There’s an interesting silver lining for those women in the U.S. who do make it to the executive suite: They tend to outearn their male counterparts, according to two studies described elsewhere in the journal.
Which countries are the most female-friendly?
The Economist has come up with an index of the best and worst places for working women among member countries of the Organisation for Economic Co-operation and Development. Iceland topped the best list, followed by Sweden, Norway, and Finland. The United States came in at no. 20.
Meanwhile … Iceland could soon become the world’s first country to require equal pay for women, NPR reports.
Unfortunately, studies like this one, which blames the wage gap on women’s “pessimistic” attitudes rather than on sexism, aren't helping in the fight against pay inequality. Never mind that sexism sets in early, or that there are reasons why many women don’t lobby more aggressively on their own behalf.
What might birds teach us about solving problems and building better teams? A lot, it seems. Researchers at the University of Tennessee at Knoxville, the University of Florida, and Purdue University have learned that mixed-species flocks of songbirds are better at finding food and safeguarding one another from predators than are less-diverse flocks, an article on Phys Org reports. A growing body of research suggests that diverse teams of people are smarter and better for business, too.
In Arkansas, Republican State Reps. Mary Bentley and Trevor Drown introduced an amendment to pull funding for the department after it helped sponsor a student-led sex-ed event, Max Brantley writes in the Arkansas Times. While no university money was used for the event, it covered topics of interest to LGBT students and featured sex toys, Mr. Brantley noted. The president of Arkansas Tech University issued a statement defending the department.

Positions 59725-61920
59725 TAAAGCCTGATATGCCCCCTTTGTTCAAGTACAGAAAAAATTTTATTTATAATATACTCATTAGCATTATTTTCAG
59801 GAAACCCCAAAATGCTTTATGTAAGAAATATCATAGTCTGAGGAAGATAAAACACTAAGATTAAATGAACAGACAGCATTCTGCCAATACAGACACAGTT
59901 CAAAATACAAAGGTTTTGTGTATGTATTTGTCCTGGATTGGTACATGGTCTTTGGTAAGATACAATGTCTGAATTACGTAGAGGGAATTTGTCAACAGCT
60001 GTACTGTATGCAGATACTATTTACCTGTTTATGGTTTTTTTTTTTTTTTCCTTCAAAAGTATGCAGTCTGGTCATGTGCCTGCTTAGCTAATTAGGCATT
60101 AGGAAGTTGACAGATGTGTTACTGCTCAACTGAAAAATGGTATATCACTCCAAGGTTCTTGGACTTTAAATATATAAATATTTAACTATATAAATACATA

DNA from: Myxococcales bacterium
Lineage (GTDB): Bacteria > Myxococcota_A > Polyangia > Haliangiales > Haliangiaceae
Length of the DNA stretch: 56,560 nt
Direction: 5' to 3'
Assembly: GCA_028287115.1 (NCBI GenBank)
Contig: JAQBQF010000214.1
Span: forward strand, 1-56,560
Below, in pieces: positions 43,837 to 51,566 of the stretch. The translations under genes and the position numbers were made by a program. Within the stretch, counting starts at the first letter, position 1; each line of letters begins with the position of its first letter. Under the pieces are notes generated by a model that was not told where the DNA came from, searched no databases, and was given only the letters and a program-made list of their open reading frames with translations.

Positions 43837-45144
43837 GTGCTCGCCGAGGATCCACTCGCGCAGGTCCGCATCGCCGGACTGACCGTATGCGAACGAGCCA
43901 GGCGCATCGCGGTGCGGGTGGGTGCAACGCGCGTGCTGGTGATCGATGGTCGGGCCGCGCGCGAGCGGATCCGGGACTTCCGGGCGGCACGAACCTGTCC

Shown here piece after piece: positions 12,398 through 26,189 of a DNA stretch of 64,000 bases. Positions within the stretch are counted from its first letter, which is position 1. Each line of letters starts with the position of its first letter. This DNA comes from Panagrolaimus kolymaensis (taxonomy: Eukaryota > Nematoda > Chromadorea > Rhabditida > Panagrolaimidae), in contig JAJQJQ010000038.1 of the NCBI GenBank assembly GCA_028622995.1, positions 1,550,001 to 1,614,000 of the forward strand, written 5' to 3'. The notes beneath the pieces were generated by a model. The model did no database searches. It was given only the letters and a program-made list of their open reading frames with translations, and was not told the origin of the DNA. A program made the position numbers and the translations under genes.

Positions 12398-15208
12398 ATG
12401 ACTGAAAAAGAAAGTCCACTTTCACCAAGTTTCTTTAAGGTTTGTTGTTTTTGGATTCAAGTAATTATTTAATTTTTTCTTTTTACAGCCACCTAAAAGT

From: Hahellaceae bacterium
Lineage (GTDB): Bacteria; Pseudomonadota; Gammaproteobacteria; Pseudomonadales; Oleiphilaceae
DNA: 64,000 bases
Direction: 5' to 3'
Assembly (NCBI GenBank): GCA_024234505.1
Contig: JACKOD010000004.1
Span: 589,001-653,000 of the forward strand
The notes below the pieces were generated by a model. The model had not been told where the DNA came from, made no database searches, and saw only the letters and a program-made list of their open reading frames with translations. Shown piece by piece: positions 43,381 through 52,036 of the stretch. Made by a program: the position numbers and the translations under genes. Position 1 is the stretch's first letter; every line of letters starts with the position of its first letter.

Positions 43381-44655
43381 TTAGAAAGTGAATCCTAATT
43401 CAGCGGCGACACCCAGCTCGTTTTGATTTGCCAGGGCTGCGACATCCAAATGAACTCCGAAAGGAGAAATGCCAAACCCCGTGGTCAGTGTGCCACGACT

Two groups working on behalf of legal-writing professors have begun an initiative to raise the status, salaries, and job protections of their members to the same levels as those of traditional law-faculty members, the National Law Journal reports. Legal-writing professors, who are more often than not female and untenured, lack the protections that are afforded to other law professors by the American Bar Association, which requires law schools to have a tenure system for traditional faculty members but permits legal-writing faculty members to be hired on temporary contracts, the journal explains.
An Atlanta appeals court has dealt a blow to gay workers’ rights, The Boston Globe reports. Last week a three-judge panel of the 11th Circuit Court of Appeals upheld the dismissal of a lawsuit by Jameka Evans, who claimed that she had been harassed and fired from her security-guard job at Georgia Regional Hospital for being a lesbian, the article notes. The panel said it was bound by a precedent set in a 1979 case that held that Title VII of the Civil Rights Act of 1964, which prohibits discrimination against workers on the basis of race, color, religion, sex, or national origin, does not shield workers from bias based on sexual orientation, the newspaper reports.